Eric Nadel talks calling the World Series

ARLINGTON, Texas -- Eric Nadel is in his 32nd (and longest) season as Rangers broadcaster. He's waited a long time to call a World Series in Arlington and is getting his chance. I talked briefly with him about his thoughts as he sits in the booth watching the Rangers face the San Francisco Giants in the Fall Classic:

Q: What was it like broadcasting that first World Series game in Arlington?

EN: It was just a tremendous amount of fun for me. It wasn’t nerve-racking the way the series was with the Yankees. To me it was a celebration of baseball. It was Christmas in October. I had friends fly in from all over the country. I had lots of family members here. I got to hang out with them in the stands befcofre he game. The way the game went with the Rangers playing a near perfect game, the crowd was absolutely electric. It was everything I imagined a World Series game here would be.

Q: Did you think you’d ever call a World Series game for the Rangers?

EN: I had no idea when I started. I had no idea if I’d be able to hang onto this job long enough. At that time the Rangers had contending teams, but they never seemed to have enough pitching. They always faded after the All-Star break. I got to a point after those ‘90s teams were unable to advance beyo nd the first round hwere I honsestly thought there was a chance I’d never do a Wordl Series game. There are a lot of announcers who’ve been around a long time that have never broadcasted a World Series game. I thought I could easily be one of those.

Q: Compare the Game 3 World Series crowds to the others you’ve heard here. Was it the loudest?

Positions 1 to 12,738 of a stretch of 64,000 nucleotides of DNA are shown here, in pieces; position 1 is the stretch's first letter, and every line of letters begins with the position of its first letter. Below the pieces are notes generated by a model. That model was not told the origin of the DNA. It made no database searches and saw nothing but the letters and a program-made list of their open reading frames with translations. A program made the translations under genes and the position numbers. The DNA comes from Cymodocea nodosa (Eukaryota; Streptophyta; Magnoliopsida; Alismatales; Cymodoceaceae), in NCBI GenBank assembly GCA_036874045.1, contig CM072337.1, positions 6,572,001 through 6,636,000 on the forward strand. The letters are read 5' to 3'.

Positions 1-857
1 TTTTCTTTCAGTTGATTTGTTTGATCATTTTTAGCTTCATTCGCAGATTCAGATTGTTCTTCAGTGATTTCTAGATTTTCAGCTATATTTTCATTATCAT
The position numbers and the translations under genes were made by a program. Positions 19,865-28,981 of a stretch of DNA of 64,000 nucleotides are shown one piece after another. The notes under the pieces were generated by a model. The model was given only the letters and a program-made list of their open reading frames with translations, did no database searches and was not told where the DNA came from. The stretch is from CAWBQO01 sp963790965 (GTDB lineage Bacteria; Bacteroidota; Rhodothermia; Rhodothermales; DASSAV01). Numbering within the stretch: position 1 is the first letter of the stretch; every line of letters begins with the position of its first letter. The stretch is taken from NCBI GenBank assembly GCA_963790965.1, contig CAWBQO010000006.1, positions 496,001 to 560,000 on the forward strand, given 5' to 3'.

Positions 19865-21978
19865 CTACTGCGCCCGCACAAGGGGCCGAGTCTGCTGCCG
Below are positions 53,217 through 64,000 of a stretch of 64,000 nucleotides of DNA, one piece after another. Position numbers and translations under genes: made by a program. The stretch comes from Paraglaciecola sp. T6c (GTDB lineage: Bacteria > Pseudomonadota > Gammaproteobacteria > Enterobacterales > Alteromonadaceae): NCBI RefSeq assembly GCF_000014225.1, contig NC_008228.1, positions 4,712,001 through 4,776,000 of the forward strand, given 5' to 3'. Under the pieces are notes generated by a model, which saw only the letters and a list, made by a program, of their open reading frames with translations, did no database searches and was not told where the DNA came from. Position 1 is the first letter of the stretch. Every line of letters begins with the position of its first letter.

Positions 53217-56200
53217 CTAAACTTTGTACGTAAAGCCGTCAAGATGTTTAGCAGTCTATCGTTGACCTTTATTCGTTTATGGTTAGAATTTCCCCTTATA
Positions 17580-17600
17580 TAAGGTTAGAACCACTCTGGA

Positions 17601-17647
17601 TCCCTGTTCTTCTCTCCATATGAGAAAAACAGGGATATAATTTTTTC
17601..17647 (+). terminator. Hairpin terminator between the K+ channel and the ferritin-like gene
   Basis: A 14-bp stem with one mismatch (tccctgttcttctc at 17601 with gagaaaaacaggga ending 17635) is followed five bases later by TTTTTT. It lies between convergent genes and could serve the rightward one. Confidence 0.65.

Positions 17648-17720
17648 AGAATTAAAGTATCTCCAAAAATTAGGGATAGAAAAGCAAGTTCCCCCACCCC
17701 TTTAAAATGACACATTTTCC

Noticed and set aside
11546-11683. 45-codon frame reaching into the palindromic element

EN: I think, honestly, the loudest I’ve heard this park was Game 6 against the Yankees. When Guerrero hit the double to put the Rangers in front, it was like something exploded. Then the final out of that game when Feliz struck out A-Rod. The pregame introductions in Game 3 were awfully loud, but I don’t think they were any louder than the ALCS. Having the Yankees as part of it adds so much intensity. I don’t think the World Series was quite the same life-or-death situation as the series against the Yankees was in the minds of Rangers fans and in my mind as well.

Q: So for you the journey to get here is as important or more important than being here?

EN: In my gut, that’s the way I’m reacting to it. I’m not nervous about whether the Rangers win or not. I didn’t feel the same urgency as I did in that series against the Yankees. If we had lost that series to the Yankees, it would have taken me weeks, months, years to recover. I hope the Rangers win the World Series. It would be incredible. If they don’t, at least they are losing to a team that has never won either and a fan base that has never celebrated a World Series. That’s not something that would bother me tremendously.

Q: Does the broadcast of a World Series change from the regular season?

EN: The playoffs are different. There’s more attention to every pitch, more attention to detail. I’m describing everything I see. There’s much less extraneous information, much less background on players. I’m much more concerned about describing everything I see and being on top of every pitch.

Q: When this team made the playoffs, did you think they had what it took to make the World Series?

EN: I didn’t know. I had no idea. Having thought that the previous Rangers teams, especially in 1996 and 1999 could beat the Yankees and then have them not beat the Yankees and seen the things that happened since like the Astros and Rockies going to the World Series reminds me that it’s baseball and anything can happen.